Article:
On October 15, 2007, in Acceleration

We at HFD are as susceptible as everyone else to the accelerating growth of information. The amount of relevant raw material we have clipped in the past three months is enough to fill a book, never mind a monthly (give or take) newsletter.


To solve the problem (at least until the tsunami starts to overwhelm us again) we have decided to eliminate the article summaries and simply provide the links to the source articles, in the body of our commentary. Some publications remove their articles to a “morgue” after a certain amount of time, in which case you may need to use the source site’s own search engine to find, and pay a fee to access, the source article.


As well, we will publish only one topic per issue. For the current issue, we have chosen the topic of Acceleration, which illustrates how accelerating advances in the sciences and technologies of health and medicine are moving us into uncharted territory as human beings and as society.



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Artificial Life: Steps Toward Creationism

In June this year, human genome pioneer Dr. Craig Venter announced that his team of 20 top scientists (led by a Nobel laureate) at the Venter Institute and the Synthetic Genomics Company had successfully transplanted the entire genome (a natural, native chromosome) from one bacterium cell to another. By October, the Guardian was reporting that Venter would soon announce the transplant of a synthetic chromosome into a natural bacterial cell. Christened Mycoplasma laboratorium, the synthetic life form is modeled on the bacterium Mycoplasma genitalium, minus genetic material not essential to life and reproduction. M. laboratorium has 580,000 base pairs in 381 genes.


The artificial chromosome is expected to take control of the cell. Some might argue that it’s not really artificial because the container is a natural cell, but there are several efforts underway to create an artificial cell membrane – a container – from fatty acids, for example. Perhaps then that argument can be settled beyond doubt.


Venter and his colleagues are not the only ones working on artificial life. An Italian company, ProtoLife, is also trying to create synthetic living cells from the basic chemicals in DNA, and a Florida lab is developing eight new bases to add to the four-letter genetic alphabet A(denine), T(hymine), G(uanine), and C(ytosine).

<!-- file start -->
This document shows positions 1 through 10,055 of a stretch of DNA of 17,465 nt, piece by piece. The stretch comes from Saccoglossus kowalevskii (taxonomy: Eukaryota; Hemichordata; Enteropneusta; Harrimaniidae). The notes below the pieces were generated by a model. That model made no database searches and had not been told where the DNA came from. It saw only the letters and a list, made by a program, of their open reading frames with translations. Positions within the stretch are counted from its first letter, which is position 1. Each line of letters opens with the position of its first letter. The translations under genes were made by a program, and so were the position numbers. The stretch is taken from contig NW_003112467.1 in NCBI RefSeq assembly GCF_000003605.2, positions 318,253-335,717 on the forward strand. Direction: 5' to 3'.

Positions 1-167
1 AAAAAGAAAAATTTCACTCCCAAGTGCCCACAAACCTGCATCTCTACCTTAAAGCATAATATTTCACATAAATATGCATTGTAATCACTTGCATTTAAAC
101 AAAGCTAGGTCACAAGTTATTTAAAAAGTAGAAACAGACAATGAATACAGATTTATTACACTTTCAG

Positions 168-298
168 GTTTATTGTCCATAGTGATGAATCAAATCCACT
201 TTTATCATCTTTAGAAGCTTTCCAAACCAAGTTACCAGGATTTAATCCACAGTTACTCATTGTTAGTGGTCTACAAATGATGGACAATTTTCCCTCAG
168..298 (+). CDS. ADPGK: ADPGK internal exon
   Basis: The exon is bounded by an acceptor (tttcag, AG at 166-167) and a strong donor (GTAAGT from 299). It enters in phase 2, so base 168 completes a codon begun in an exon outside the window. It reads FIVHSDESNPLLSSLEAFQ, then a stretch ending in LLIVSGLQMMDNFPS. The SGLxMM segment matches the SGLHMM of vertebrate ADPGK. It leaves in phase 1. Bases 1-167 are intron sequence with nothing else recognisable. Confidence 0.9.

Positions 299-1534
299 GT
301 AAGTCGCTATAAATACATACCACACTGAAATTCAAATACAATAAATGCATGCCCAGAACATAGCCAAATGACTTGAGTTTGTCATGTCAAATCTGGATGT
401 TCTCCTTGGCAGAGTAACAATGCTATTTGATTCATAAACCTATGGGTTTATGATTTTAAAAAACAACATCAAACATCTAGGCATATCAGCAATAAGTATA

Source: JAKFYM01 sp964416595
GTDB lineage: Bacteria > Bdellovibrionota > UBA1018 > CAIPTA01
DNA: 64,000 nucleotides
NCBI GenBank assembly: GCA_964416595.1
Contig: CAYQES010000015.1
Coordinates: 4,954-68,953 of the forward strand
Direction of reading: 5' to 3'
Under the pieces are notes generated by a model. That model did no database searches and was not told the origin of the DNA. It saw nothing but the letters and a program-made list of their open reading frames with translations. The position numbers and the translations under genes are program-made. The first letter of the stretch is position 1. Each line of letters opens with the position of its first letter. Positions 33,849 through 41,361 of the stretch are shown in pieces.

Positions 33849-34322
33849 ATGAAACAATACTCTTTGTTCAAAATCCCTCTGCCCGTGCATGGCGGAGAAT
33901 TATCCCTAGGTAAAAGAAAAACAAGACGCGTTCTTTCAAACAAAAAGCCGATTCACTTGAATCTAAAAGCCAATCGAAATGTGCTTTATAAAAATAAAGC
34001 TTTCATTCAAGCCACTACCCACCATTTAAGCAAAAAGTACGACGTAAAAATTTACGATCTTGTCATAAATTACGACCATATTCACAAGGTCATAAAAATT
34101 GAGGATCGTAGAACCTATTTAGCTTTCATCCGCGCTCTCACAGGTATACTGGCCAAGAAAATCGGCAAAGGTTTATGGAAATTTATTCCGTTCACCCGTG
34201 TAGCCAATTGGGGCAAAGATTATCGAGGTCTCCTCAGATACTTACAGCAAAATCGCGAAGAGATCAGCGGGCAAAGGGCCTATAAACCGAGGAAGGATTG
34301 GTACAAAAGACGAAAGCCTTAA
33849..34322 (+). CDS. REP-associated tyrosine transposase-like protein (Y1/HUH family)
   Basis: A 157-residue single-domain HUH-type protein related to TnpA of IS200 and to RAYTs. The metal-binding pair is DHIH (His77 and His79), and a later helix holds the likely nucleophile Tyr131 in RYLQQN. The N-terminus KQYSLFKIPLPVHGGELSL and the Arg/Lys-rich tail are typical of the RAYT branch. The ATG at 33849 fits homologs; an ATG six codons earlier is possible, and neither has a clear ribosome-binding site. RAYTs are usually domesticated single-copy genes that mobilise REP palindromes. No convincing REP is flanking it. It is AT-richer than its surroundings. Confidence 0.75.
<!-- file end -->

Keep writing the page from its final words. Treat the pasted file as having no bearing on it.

A Canadian ethicist commented that “Governments, and society in general, [are] way behind the ball. This is a wake-up call — what does it mean to create new life forms in a test-tube?” He said Venter was creating a “chassis on which you could build almost anything. It could be a contribution to humanity such as new drugs or a huge threat to humanity such as bio-weapons.” Venter of course views it as a contribution, suggesting it could lead to artificial bacteria that mop up carbon dioxide from the environment, or produce fuels, for example.


It seems to us that the philosophical questions – and answers – which the advent of artificial life will generate are more fundamental and important than the issue of the technology’s application or misapplication. Is “artificial life” an oxymoron, a contradiction? Life would seem to be life, no matter how it came about. “Alien life” might be a better epithet. (Speaking of alien life: It has been discovered that inorganic galactic dust in space can take on the characteristics of living organisms – DNA-like helical structures, memory, and the power to reproduce.)

Top 10 Emerging Technologies of 2007

You would think an artificial/alien lifeform would top any list emerging technologies, but it is not mentioned in MIT Technology Review magazine’s 2007 list of top ten emerging technologies “most likely to alter industries, fields of research, and even the way we live.” Nevertheless, as has been the norm in recent years’ lists, most of the Top 10 are medicine-related. They include:


  • a single-cell analyzer to detect minute differences between individual cells;
  • nanofibers to stop bleeding and aid recovery from brain injury;
  • “compressive sensing” for better camera and scanner imaging;
  • personalized medical monitors with in-built diagnostics; and
  • a genetically engineered switch to turn on or off selected parts of the brain.


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Worlds Apart

Children are growing up partly in virtual worlds such as Clubpenguin, Imbee, Whyville, Nicktropolis, and Webkinz, where they can socialize and even hold down a virtual job in return for virtual toys and accoutrements. “It’s parents who can’t keep up,” laments a New York Times writer. A psychologist confirmed what the Times father of a nine-year-old already knew: “Children fairly quickly are surpassing their own parents’ expertise in understanding online worlds.”


With some virtual worlds, or parts of virtual worlds, starting to look more like the real one and less like a Hollywood fantasy movie set, the children may at least have an opportunity to learn something about the real world. One virtual reality simulation in which visitors travel back in time to experience ancient Rome may be made available within the bigger virtual world called Second Life.